Charly and I played four games of chess at El Jardin. He would taunt me in English when he was winning and mutter to himself in French when he was not.
The second game took place on the night Aye left Samaipata. She and Charly had been carrying out a little romance during her month of volunteering at the hostel. She had told me I was an interesting character – often reserved, then suddenly happy, kind and funny.
While Charly and I played, Priscilla cooked a late dinner for everyone. Pancakes with spinach and rice with vegetables. In truth, it was Priscilla’s laughter that brought out my silly performances. It rang long, deep, and full of immaculate joy.
I won the second game, but only after we both had cheated. Charly loved to play – at chess, cards, and with all his little initiatives in town. He worked at l’Boheme, the bar on the corner of the plaza run by two Australians, and was looking to start a little sandwich business with Nano, the French-Bolivian owner of Café Mamakylla. I spent many hours there, writing while Nano lounged in the hammock and chatted with friends in the little back garden.
During Priscilla’s dinner, Christian arrived, to our chorus of ‘hey, joven!‘ and ‘buenango!’ phrases he managed to insert into every second sentence. Our relentless caricature of him was partly my fault – often I found his rapid accent difficult to understand. But, with his deep, booming voice, those few phrases – ‘que onda, joven?’ and ‘saborosanga!’ were others – were a pleasure to imitate, especially for the entertainment of a crowd.
The night before, he had made vegan pizzas for the entire hostel on the open fire in the garden. A chef from Brazil, he worked occasionally at the restaurants in town, cooking specially themed, one-off menus – Indian, pizzas, gourmet chocolates, anything.
It seemed like almost all the travellers in Samaipata with working some kind of angle. Even Paulina, the Chilean I had met at the Rainbow Gathering, had started volunteering in two local schools, advertising Thai massage services on all the hostel notice-boards, and, together with Priscilla, selling chocolate truffles in the street that they made in the kitchen at El Jardin.
We stayed up late that night, waiting with Aye for her 3am bus. Sitting around the stone table outside the kitchen, we smoked, listened to happy music and tried not to be sad.
At the same time, I was messaging mum. The week before, I had decided to start calling home more often. For the past few months, I had been in only intermittent contact – writing emails every now and then, and otherwise relying on the blog to keep them updated.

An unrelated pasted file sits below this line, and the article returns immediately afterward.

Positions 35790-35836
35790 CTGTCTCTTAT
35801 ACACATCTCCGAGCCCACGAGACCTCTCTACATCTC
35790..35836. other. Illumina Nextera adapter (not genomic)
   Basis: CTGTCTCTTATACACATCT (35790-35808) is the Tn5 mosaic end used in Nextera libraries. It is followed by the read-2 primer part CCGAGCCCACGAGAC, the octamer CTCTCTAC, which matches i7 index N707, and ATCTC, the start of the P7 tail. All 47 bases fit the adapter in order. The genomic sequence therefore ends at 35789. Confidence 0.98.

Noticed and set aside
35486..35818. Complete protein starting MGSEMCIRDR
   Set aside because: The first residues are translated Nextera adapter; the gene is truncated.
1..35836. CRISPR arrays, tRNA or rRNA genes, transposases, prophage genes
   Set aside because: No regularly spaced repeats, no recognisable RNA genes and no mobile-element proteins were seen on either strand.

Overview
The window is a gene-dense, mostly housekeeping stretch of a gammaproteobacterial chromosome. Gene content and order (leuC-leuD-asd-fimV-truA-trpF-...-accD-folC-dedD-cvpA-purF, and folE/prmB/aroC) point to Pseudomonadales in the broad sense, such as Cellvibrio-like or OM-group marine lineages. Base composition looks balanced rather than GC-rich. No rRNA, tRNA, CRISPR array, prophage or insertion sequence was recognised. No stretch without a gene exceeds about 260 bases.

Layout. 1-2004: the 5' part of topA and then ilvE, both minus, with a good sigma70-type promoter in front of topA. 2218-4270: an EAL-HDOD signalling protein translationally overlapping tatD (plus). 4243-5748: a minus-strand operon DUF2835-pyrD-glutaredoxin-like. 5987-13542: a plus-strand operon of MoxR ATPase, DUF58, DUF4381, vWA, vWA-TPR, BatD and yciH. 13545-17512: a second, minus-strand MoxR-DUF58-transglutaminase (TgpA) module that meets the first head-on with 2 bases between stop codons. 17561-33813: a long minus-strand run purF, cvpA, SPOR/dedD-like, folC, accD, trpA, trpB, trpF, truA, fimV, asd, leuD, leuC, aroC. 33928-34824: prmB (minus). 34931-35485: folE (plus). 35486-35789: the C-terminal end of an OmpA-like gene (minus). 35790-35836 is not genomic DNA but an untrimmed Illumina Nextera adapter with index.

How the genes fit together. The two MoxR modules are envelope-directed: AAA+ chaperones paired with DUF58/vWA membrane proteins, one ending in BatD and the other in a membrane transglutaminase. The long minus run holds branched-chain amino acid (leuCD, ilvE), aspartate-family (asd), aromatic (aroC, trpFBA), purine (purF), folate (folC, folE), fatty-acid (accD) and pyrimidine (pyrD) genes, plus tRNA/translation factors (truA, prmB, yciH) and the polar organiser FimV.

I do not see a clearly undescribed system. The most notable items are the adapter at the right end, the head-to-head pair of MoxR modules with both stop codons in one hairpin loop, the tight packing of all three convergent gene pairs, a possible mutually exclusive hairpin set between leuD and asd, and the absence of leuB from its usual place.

I suppose I had been trying to be independent. To strike out into the world and allow the time and space to peel back the layers of what I had been before. To shed myself of the influence and opinion of others and go only my own way.
I’ve always preferred to travel alone. American Transcendentalist Henry David Thoreau wrote that “a man who goes alone can start today; but he who travels with another must wait until that other is ready, and it may be a long time before they get off.”
But, while it might be expeditious, such a preference can make for a solitary existence, especially if you are moving fast. Two days here and three days there is hardly enough time (in most cases) to form deep relationships. And with something new always on the horizon, it can be easy to lose sight of the people that might be passing you by. Entering a new city or hostel every week, you get used to anonymity and subsisting on the small talk of strangers.
Two and a half weeks at a Rainbow Gathering had been a complete – and, at times difficult – reversal. Spending the following month in Samaipata – a small mountain town whose name in Quechua means ‘High Resting Place’ – left me feeling much more connected.
On one of my final days there, I walked to the plaza after lunch. On the way, I saw Agathé, the French baker of cakes. In the peatonal, there were two others from El Jardin, selling jewellery and oils in the street. In the plaza, I saw Priscilla with her truffles and others I knew relaxing across the square. The spry, oaken melody of a violin passed through the palms, and I saw Venecia playing on the steps of La Chakana. Suddenly, a powerful ‘Buenango!’ ripped through the serenity. I turned to find Priscilla laughing at me between the trees.
I found a place to work at a table painted with a chess board. Soon, Venecia moved into the plaza. While her son climbed on the obelisk, she played the most incredible music. All that occurred in that plaza became a scene both tragic and beautiful, an exquisite tableau showing life universal in the figures of the locals making their daily routines, passing along familiar paths between the obelisk and the palms.
Sometimes, you need to be alone. There are things about yourself that you can only discover with solitude. It’s all too easy to run away from yourself into the comfort of society – why address your problems when you can avoid them drinking at a bar with friends? In order to develop true self-knowledge and to grow, we need the peace and reflection that only comes from withdrawing from the effect of others.
But, at the same time, there are some things that can only be realized in good company. Friends, family and lovers have the power to recognize and bring out that which is best in you, which can be forgotten without encouragement and affirmation. Being alone robs those who care about you of the gift of your presence. Generosity and selflessness are some of our finest qualities, and its hard to be generous when there’s no-one around to give anything to.